Fertilizer

Chart of nitro use efficiency and partial profits

Profit and Nitrogen Use Efficiency Gain Using Sensor-Guided Fertigation January 9, 2019

A UNL study of sensor-based and model-informed fertigation treatments confirms that sensor fertigation treatments are consistently the most profitable and efficient methods of applying N compared to current best management practices (BMPs).

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Nebraska's James Schnable (left) examines a sorghum plant with Andy Benson in the Greenhouse Innovation Center. Schnable is part of a $3.9 million NSF-funded project that aims to develop crops that more efficiently use fertilizer. (Photo by Craig Chandler, UNL)

Researchers Aim to Reduce Nitrogen Fertilizer Use November 28, 2018

Today’s agricultural researchers are turning to plant genomics to find solutions for growing crops more sustainably with fewer inputs, including nitrogen fertilizer, without sacrificing yield or profit.

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Spring N application in the field
Growers planning for their 2019 N management in corn might consider the potential for increased N efficiency and reduced loss from split applications at planting and up to R3 growth stage rather than a fall application.

Consequences of Fall-Applied N November 9, 2018

A fall nitrogen application has a relatively high loss potential and is considered the riskiest N management practice. Consider breaking tradition and splitting your N applications next year to coincide with when your corn most needs more N.

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Figure 1. Final soybean stand count was not necessarily an indicator of yield in this 2017 study of the effects of late-season (R3) nitrogen application in soybean. The Lincoln County plot (left) had a final stand count of 72,000 plants per acre and yielded 72.7-73 bu/ac. The Perkins County plot (right) had a final stand count of 161,000 plants per acre and yielded 74.4-77 bu/ac.

Is Late Season N Fertilization Warranted for Irrigated Soybean in Western Nebraska? November 2, 2018

On-farm research trials were conducted in three southwest Nebraska counties to study whether a late season N application during the pod setting and seed filling phases would increase soybean yields.

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Figure 1. Uncontrolled blue mustard in a thin stand of winter wheat. (Photos by Robert Klein)
Figure 1. Uncontrolled blue mustard in a thin stand of winter wheat. (Photos by Robert Klein)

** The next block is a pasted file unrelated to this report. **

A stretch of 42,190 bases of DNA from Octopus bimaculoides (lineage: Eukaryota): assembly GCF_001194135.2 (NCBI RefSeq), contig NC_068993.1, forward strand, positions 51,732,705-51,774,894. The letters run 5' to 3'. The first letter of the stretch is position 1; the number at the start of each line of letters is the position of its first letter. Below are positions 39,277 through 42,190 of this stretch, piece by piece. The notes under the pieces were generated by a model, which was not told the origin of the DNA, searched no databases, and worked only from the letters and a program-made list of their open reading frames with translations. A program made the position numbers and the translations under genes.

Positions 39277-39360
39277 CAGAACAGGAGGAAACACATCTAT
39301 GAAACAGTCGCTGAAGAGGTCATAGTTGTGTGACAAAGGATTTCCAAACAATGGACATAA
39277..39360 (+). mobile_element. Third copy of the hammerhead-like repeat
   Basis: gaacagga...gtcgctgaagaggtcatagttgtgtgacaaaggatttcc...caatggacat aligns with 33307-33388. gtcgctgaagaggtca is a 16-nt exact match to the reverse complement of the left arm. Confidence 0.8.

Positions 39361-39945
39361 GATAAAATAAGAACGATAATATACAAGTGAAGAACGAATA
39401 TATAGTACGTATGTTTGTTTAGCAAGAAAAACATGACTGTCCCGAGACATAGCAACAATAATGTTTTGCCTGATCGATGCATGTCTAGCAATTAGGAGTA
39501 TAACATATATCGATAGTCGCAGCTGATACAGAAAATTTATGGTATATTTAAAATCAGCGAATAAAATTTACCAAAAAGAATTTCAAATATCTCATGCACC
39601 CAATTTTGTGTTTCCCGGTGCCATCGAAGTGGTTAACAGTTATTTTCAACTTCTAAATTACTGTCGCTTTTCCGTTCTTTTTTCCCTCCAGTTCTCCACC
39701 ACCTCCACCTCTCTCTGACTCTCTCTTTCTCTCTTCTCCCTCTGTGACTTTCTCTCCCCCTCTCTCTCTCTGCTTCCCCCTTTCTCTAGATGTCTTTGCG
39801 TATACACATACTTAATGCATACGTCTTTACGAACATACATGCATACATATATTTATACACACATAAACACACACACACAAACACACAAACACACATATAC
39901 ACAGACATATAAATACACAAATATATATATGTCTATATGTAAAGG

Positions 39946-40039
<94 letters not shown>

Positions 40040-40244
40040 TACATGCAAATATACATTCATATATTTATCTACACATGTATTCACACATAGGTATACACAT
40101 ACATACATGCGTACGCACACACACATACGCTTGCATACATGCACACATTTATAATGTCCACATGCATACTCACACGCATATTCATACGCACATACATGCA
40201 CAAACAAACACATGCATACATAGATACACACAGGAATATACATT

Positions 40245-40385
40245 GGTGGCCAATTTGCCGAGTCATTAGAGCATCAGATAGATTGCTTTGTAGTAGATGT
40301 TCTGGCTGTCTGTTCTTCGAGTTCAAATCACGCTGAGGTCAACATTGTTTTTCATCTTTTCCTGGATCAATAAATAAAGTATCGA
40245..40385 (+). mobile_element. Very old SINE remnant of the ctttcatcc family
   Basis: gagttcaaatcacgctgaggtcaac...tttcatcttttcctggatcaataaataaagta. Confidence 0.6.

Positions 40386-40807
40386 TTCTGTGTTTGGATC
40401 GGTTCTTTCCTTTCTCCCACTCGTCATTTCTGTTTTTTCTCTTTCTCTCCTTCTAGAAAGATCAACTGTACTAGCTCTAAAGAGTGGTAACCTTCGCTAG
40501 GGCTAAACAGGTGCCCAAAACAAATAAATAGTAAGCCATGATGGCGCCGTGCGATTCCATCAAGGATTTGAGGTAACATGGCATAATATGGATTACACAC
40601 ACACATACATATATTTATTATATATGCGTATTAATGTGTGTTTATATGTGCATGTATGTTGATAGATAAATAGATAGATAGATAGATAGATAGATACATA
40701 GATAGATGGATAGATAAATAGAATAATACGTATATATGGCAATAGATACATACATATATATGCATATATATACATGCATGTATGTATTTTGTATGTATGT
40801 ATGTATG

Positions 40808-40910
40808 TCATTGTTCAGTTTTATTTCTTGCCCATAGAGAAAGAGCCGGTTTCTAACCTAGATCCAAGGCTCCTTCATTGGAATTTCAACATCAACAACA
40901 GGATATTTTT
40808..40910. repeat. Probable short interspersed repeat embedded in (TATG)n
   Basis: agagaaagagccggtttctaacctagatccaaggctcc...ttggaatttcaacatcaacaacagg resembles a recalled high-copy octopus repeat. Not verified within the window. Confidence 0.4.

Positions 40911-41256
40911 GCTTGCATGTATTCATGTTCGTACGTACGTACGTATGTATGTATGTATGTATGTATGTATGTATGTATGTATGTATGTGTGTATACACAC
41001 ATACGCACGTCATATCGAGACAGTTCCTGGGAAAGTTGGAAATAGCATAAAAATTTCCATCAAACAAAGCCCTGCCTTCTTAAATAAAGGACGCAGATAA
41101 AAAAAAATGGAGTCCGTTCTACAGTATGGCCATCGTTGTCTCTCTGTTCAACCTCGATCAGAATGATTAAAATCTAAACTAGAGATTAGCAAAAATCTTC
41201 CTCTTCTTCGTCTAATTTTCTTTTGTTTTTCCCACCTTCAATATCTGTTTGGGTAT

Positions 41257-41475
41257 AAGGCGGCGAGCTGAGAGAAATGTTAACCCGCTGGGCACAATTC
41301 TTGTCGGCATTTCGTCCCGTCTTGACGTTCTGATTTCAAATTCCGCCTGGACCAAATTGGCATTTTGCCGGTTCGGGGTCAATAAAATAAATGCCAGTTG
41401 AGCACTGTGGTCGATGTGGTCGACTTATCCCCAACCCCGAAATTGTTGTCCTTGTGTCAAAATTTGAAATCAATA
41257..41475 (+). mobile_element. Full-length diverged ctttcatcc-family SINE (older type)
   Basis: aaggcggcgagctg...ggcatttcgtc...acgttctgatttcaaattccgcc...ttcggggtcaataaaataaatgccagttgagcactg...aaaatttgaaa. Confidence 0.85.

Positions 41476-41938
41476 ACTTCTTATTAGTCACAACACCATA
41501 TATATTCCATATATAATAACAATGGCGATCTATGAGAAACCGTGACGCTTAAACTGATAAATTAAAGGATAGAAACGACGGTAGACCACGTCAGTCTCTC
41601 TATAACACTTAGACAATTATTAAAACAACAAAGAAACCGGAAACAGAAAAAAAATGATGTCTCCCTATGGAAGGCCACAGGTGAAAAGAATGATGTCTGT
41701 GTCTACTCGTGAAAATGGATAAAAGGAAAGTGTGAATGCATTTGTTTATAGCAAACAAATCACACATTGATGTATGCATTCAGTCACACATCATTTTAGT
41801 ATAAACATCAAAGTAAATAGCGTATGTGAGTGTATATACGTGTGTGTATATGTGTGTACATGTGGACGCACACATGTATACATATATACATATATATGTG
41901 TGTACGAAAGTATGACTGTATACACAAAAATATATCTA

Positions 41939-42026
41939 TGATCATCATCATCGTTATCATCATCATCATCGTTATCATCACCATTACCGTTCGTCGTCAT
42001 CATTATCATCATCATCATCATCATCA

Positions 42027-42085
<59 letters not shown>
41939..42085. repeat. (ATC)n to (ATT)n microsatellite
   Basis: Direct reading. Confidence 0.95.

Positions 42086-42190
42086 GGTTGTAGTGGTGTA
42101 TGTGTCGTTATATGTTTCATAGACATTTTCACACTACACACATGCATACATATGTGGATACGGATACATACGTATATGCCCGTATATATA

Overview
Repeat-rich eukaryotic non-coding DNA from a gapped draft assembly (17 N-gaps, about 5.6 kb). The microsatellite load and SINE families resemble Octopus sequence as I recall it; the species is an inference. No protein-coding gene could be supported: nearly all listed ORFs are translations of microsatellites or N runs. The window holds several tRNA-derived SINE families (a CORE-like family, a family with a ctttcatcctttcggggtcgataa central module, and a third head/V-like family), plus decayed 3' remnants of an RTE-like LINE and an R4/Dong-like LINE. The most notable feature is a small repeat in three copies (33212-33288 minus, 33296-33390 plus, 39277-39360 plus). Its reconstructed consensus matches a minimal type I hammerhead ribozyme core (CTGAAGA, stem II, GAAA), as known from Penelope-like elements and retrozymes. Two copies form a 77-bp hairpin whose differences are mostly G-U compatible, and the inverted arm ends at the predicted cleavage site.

Controlling Weeds in and Fertilizing Winter Wheat, Particularly Late-Seeded Fields March 15, 2018

With many wheat fields planted later than normal due to rain, stands are not as competitive with weeds and younger plants may be susceptible to herbicide injury, making a good weed management plan even more important this year.

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Pie chart showing the value of manure

What is the Economic Value of Manure December 6, 2017

Manure has value. That value may result from improvements in soil quality, increases in yield, and replacement of commercial nutrient required for crop production. This article focuses on the economic benefits of manure.

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Figure 1. Data collected by the multispectral sensor on this drone will be used to direct in-season nitrogen fertilizer applications, part of a producer research project funded by the North Central Region Sustainable Agriculture Research and Education program. (Photos by Laura Thompson)
Figure 1. Data collected by the multispectral sensor on this drone will be used to direct in-season nitrogen fertilizer applications, part of a producer research project funded by the North Central Region Sustainable Agriculture Research and Education program. (Photos by Laura Thompson)

SARE Grant Aids Farmer in Using Drones to Test N Applications October 2, 2017

Dean Stevens well knows the value of getting a bird’s-eye view of his crops to assess plant health, wind damage, and pest threats. Now, with the support of an NCR SARE grant, this southeast Nebraska farmer is using a drone outfitted with crop sensors to assess corn nitrogen needs and respond with variable rate in-season applications.

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Researchers Nicolás Cafaro La Menza (left) and Patricio Grassini examining progress of soybean in the field.
Figure 1. Researchers Nicolás Cafaro La Menza (left) and Patricio Grassini examining progress of soybean in the field.

Study Unearths Benefits, Limits of Fertilizing Soybeans September 29, 2017

Soybean crops in highly productive fields demand more nitrogen than natural sources alone can supply, says a new study from University of Nebraska-Lincoln and Argentine researchers. In fields with the potential to produce 80-90 bushels per acre, researchers found fertilizer increased yields by up to 10 bushels per acre.

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